I have pedestrian road rage. Nothing makes me more nervous and on edge then walking behind people who walk slowly. Not sure what it is, but my legs have a mind of their own and physically I do not know how to stroll. Yesterday I met a friend on the beach to catch up over a brisk morning walk, and she ended up renting a bicycle to keep up with me. For years my friends have complained about my pace and I am reminded daily to please slow down!
Living in the center of Barcelona can be very convenient on a social and logistical level. But living amidst the masses of tourists and narrow streets, I have to fight the daily urge to drop kick people who slow me down. While they enjoy the flower pots on balconies, wait in line for the Picasso Museum, and kiss on the street corners, I am just trying to get from Point A to Point B. They slow me down. I seem to always be on a mission.
The other day I spent a few hours on the beach, attempting to read my book while every five minutes or so a football whacked me in the head. Enough that I finally looked up to find a bronzed Brazilian man, topless just like me, making up a round of mojitos for the rowdy British crowd hovering closer and closer to my 1×1 square of sand on the man-made, dusty beach of the Barceloneta. After a few friendly nods – “really, it’s ok that your ball game keeps bruising my forehead” – the makeshift bartender came over to introduce himself. I indulged myself – in his mojitos and nothing more, unfortunately – put my top back on and headed my way down the long, crowded boardwalk lining the port of Barcelona, Passeig Joan de Borbo.
Passeig Joan de Borbo is the street that panics me the most. It is the busy street that leads from my house to the beach, so it is somewhat unavoidable. It becomes a video game and I see each human being as some sort of threat or obstacle. I’ve learned to walk with my arms tucked closely to my sides, so as to avoid the inevitable hand-slap from someone walking towards you too closely. It’s painful, especially when there are rings involved. People feel my overbearing presence breathing down on them from behind, and probably think they are getting robbed. They flash me nervous stares as I roll my eyes and push past them. I part the sea with teeth clucks and sometimes I just sing or edge on by. Frankly, I’m rude.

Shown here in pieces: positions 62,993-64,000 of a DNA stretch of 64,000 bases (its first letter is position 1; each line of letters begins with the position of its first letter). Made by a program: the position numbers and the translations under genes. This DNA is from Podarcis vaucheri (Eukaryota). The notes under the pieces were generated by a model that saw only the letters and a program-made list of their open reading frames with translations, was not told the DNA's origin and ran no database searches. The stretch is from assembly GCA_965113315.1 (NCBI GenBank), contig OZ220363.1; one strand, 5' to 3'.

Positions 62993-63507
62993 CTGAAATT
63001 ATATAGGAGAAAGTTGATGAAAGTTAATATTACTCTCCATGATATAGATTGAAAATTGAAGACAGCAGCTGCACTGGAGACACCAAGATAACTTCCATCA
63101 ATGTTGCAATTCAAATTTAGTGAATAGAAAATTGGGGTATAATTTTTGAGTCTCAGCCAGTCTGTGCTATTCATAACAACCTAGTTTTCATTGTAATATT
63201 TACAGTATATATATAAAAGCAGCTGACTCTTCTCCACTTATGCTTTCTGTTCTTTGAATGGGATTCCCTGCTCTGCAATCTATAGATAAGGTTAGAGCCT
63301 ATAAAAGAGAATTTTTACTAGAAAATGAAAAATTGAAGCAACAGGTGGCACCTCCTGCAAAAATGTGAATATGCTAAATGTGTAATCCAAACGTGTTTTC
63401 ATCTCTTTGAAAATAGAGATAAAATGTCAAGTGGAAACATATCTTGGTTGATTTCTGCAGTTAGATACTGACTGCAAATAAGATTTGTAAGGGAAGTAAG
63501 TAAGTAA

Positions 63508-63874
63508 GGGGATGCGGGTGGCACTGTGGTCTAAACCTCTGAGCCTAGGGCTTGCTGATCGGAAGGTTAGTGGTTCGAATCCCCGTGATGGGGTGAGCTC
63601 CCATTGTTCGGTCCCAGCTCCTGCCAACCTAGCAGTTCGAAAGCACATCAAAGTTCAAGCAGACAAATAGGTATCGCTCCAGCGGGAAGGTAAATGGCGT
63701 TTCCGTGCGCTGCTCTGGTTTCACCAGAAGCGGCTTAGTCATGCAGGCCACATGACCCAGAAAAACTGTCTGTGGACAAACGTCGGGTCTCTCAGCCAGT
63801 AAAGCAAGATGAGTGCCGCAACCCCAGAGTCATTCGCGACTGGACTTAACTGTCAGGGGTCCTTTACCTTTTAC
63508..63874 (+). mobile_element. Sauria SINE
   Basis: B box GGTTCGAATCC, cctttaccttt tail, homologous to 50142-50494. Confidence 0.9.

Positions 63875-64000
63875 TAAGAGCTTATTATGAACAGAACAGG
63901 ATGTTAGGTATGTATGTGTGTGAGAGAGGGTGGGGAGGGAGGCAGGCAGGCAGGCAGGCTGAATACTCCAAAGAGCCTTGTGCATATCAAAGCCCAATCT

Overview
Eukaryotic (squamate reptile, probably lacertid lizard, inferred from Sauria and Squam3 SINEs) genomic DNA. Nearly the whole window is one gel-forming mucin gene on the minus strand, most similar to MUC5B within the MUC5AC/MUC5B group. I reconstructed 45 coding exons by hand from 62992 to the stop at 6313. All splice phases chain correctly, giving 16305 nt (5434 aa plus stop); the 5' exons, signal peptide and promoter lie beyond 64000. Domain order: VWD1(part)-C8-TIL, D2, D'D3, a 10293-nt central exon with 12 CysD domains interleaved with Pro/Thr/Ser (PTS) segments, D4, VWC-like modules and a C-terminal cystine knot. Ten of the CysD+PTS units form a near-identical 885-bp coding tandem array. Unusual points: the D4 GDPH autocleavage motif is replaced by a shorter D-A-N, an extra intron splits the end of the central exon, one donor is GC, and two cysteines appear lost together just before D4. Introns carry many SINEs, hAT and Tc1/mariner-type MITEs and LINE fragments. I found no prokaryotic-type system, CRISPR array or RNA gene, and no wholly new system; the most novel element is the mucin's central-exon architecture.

But the other day, after my mojito moment, I caught myself walking home at a calm pace. Slowly. Smiling. Stopping to look at what all the other slow pokes were staring at. Stopping to watch the street musicians. And to have a gelato.
And I got to thinking – Slow down, I’m moving too fast!
Fast legs. Fast walks. Fast dreams. Fast ideas. Fast plans. Fast decisions. Fast actions. Fast fast fast. My whole life is fast. And though I can sometimes be lazy and just sit around staring at my computer for a while, the second I choose a destination or a project there is no stopping me. I move forward with a crazy determination and expect fast results. Just like the vagabond tourists that keep me from moving forward at my chosen pace, I get frustrated with the obstacles that get in my way of what I want to do.
My mojito stroll made me realize that I need to slow down. Tourists and life obstacles are not attacking me. Quite the contrary, it is usually me running up quickly behind them before they have time to move out of the way or sort themselves out. It is time to slow down … and to feel groovy.